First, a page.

A CAMPAIGN pushing for a majority of directly elected trustees to serve on Shetland Charitable Trust appears to gain momentum.
Nine members of the public, including two serving council trustees and one former councillor, attended an hour-long meeting at Islesburgh Community Centre on Saturday that had been organised by Democracy for Shetland Charitable Trust campaigner Peter Hamilton.
During the discussions, held in public, it transpired that a trust consisting of 12 elected and three appointed trustees was the preferred option among participants.
The meeting also felt that Shetland’s elected MSPs, Tavish Scott as the constituency MSP plus the seven Highlands and Islands list MSPs, should show an interest in the issue and get involved in the discussions.
SCT vice chairman Dr Jonathan Wills warned of a “democratic deficit” and proposed to petition the Scottish Parliament for it to pass a bill to allow local authorities to hold funds “in trust” and separate from normal council funds.
This could potentially put the trust funds back into the hands of the council.
The campaign takes issue with the current set-up of the £240 million fund, run by eight appointed and seven council trustees.
Shetland Charitable Trust has meanwhile applied to charities watchdog OSCR to reduce the number council trustees from seven to four.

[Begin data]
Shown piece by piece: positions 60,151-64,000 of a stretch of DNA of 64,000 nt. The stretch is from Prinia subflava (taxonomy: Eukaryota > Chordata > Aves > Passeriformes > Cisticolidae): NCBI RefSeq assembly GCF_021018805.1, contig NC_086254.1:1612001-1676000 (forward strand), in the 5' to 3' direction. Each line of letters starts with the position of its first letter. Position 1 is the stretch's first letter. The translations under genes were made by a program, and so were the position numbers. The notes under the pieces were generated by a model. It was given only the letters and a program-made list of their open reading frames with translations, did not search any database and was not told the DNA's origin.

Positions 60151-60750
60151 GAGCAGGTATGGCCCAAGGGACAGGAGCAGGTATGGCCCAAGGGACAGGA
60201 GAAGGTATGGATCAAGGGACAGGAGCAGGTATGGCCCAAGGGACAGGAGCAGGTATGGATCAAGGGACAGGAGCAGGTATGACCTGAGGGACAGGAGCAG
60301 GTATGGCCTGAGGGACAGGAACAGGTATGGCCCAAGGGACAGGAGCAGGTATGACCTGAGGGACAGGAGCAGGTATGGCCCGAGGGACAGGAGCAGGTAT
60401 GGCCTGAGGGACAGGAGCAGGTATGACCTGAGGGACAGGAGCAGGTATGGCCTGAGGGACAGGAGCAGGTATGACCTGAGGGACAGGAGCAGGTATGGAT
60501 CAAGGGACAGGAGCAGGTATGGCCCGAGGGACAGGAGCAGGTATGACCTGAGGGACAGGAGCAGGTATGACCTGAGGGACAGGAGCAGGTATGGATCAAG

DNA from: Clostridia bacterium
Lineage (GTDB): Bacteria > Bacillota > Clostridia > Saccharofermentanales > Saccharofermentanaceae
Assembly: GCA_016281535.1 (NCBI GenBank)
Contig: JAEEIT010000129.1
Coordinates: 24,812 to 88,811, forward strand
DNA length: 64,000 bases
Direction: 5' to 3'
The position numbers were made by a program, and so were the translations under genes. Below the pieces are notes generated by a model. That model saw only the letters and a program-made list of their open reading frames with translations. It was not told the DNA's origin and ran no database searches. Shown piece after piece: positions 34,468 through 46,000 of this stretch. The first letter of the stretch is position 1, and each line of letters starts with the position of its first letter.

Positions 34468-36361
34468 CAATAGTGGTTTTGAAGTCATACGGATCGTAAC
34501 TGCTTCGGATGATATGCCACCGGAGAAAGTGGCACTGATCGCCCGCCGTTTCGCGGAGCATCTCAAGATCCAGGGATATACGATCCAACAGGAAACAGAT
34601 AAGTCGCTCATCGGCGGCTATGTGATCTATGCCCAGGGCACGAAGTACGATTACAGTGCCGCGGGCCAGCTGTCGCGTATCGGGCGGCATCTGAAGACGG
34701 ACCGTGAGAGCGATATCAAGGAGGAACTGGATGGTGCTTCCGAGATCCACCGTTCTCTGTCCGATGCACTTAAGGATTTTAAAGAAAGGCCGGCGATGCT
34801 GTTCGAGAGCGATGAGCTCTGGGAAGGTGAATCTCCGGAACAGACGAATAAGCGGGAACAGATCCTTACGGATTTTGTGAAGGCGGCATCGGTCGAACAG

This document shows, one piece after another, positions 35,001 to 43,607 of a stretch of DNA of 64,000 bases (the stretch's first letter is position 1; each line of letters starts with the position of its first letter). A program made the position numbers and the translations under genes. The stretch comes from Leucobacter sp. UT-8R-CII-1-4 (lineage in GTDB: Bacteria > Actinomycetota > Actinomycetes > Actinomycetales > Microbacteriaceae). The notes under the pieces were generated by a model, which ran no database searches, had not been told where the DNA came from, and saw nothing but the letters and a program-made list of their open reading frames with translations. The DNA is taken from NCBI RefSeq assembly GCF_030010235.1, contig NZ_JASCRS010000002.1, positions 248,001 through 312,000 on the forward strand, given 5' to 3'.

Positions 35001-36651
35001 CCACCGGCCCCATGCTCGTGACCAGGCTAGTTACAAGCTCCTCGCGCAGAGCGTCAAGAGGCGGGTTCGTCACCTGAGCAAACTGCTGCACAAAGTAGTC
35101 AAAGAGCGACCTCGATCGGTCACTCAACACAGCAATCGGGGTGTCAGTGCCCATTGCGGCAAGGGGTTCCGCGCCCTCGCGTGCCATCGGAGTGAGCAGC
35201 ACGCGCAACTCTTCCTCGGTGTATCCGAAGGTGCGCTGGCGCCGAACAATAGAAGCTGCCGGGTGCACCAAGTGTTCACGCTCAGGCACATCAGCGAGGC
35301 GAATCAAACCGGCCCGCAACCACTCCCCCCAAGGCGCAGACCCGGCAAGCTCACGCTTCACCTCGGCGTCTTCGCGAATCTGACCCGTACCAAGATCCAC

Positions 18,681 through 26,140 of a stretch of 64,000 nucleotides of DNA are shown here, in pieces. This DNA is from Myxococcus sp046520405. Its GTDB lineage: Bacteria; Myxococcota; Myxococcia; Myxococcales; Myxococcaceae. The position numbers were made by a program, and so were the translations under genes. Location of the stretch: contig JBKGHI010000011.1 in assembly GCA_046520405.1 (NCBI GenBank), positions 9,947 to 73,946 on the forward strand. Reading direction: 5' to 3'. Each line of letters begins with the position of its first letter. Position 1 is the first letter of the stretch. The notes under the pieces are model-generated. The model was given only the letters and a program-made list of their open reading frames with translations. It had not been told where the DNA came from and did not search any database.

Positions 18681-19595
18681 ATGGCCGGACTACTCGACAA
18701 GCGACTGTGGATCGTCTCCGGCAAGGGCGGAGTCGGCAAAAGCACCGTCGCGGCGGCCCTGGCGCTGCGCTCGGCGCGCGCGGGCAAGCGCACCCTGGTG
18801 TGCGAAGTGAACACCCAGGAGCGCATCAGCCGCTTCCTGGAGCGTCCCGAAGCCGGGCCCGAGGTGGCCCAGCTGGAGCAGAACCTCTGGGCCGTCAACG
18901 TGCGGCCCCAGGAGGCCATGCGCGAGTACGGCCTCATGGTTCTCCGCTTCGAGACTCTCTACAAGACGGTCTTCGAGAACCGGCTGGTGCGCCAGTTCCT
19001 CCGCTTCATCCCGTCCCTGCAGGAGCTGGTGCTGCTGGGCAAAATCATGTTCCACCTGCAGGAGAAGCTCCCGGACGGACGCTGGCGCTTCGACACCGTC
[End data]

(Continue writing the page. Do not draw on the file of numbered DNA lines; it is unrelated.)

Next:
Trustee Allison Duncan said he felt there was a groundswell for change in the community, at least among the people he had spoken to.
“We have to get the Shetland people behind this. There is a groundswell from the people I have spoken to for elected representation and selection coming second,” he said.
“I would stand for election for SCT, I have to put my money where my mouth is,” he added.
Hamilton said the campaign was seeking “genuine democratic reform” of the trust.
“The meeting has shown that there is support for the trust consulting on 12 plus three and there is also the idea that our elected representatives should be pushing for that.”
He said the support for change was much larger than the turnout for Saturday’s meeting suggested.
“There has been a full consultation within Wir Shetland with a membership of 400, and I know that the idea has had support from many other people who have not been here today,” he said.
The meeting also felt that the Shetland Charitable Trust should direct some of its funds more directly to people in need, such as setting up a £1 million innovation fund that: –
- could help the “mother with three kids who can’t take her bairns swimming once a week”,
- laptops for pupils on free school meals, and
- would help young people borrow money at a very low rate to enable them to build a home in Shetland.